Jeff Watts, an artist, spent an anxious night listening for the sound of falling trees on his property in Forestville. On Monday, he found his drive to work blocked by a car that had slammed into a tree toppled across the road. Emergency crews worked to remove the vehicle.
"I couldn't get past the tree, so I turned around and I'm doing this," said Watts, who had pulled over to photograph oak trees and their reflections in the floodwater.
Sacramento River levels swelled so much that state officials planned to open a weir located upstream from Sacramento's Tower Bridge for the first time in more than a decade. The weir is a barrier of 48 gates that must be opened manually to protect the city of Sacramento from floodwaters.
Yosemite National Park will reopen the valley floor to day visitors Tuesday after it was closed through the weekend and Monday because of a storm-swollen river, park spokesman Scott Gediman said.
Over the weekend, trees crashed against cars and homes and blocked roads in the Bay Area. Stranded motorists had to be rescued from cars stuck on flooded roads. The city itself got just over 2 inches of rain.
A giant tree fell across a highway in Hillsborough to the south of San Francisco, injuring a driver who could not stop in time and drove into the tree. And a woman was killed Saturday by a falling tree while she took a walk on a golf course.
To the south near Los Angeles, commuters were warned of possible mudslides in hilly areas.
Emergency workers in Nevada voluntarily evacuated about 1,300 people from 400 homes in a Reno neighborhood as the Truckee River overflowed and drainage ditches backed up.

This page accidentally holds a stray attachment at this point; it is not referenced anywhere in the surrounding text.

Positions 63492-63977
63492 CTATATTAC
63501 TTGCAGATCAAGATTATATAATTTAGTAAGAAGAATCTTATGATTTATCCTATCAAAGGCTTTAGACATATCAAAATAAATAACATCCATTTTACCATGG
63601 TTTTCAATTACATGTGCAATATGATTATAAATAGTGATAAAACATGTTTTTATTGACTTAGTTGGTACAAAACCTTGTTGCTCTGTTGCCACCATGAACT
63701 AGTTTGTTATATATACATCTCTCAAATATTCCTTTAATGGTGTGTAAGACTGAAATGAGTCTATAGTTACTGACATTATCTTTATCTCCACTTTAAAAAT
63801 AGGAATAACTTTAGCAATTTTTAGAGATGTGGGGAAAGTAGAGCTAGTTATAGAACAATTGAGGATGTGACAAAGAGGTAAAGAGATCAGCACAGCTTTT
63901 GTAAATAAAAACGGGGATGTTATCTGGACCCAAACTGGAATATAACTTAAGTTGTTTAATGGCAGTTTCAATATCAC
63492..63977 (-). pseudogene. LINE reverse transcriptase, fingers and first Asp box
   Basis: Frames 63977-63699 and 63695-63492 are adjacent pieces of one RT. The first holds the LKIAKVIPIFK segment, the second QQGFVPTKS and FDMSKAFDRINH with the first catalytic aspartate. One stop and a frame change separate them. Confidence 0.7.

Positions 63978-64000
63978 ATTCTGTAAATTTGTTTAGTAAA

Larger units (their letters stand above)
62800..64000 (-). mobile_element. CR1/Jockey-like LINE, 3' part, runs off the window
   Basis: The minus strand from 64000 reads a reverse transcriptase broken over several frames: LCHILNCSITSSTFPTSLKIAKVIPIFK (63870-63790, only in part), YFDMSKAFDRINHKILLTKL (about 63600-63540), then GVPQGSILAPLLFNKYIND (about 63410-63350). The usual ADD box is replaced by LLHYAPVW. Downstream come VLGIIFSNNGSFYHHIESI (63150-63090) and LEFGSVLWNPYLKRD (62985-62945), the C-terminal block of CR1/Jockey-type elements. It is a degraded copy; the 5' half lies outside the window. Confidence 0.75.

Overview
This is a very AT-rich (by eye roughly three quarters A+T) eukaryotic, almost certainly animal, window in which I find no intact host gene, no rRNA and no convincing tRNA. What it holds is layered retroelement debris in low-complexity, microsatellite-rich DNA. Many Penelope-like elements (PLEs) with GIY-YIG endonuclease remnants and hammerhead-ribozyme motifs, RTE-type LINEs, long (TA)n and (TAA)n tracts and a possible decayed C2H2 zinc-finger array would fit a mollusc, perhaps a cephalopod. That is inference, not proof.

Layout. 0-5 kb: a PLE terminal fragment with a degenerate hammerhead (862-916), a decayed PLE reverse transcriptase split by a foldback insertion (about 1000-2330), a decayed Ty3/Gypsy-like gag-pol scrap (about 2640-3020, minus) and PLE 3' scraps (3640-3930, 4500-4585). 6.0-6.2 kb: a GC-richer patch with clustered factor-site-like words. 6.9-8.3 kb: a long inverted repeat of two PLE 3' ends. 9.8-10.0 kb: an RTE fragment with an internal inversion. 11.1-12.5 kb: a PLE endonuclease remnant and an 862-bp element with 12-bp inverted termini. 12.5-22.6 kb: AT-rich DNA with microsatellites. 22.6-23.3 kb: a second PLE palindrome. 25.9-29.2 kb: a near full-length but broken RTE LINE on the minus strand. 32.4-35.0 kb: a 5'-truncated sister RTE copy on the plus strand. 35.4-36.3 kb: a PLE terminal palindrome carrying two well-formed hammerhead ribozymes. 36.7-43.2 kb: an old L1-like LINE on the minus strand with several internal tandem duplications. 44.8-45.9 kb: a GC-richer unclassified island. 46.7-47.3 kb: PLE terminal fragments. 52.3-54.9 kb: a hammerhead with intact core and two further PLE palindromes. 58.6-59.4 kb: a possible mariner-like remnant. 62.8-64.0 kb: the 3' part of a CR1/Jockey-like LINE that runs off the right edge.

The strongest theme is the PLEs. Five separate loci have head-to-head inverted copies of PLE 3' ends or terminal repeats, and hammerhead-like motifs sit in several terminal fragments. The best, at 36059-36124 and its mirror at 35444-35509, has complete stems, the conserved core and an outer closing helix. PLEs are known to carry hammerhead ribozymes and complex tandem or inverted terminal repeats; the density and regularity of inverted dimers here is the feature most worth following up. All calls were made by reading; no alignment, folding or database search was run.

Winter storm warnings were in effect in the Sierra Nevada until Thursday, with the potential for blizzard and white-out conditions, said Scott McGuire, a forecaster for the National Weather Service based in Reno.
"People need to avoid traveling if at all possible," McGuire said.
Four to 8 feet of snow are forecast through Thursday above 7,000 feet, and the Lake Tahoe area could get between 2 to 5 feet of snow, he said.
Schools were canceled Monday in Reno and Sparks, and Gov. Brian Sandoval told all nonessential state government workers to stay home after he declared a state of emergency.
After touring the two cities, Sandoval said no serious injuries were reported during the flooding.
"It's bittersweet because it wasn't as bad as it could have been," Sandoval said. "But to those people affected, it was really hard on them."
Gecker reported from San Francisco. Associated Press writers Janie Har in San Francisco, Christopher Weber in Los Angeles, Scott Sonner in Reno, Colleen Slevin in Denver and Scott Smith in Fresno also contributed to this report.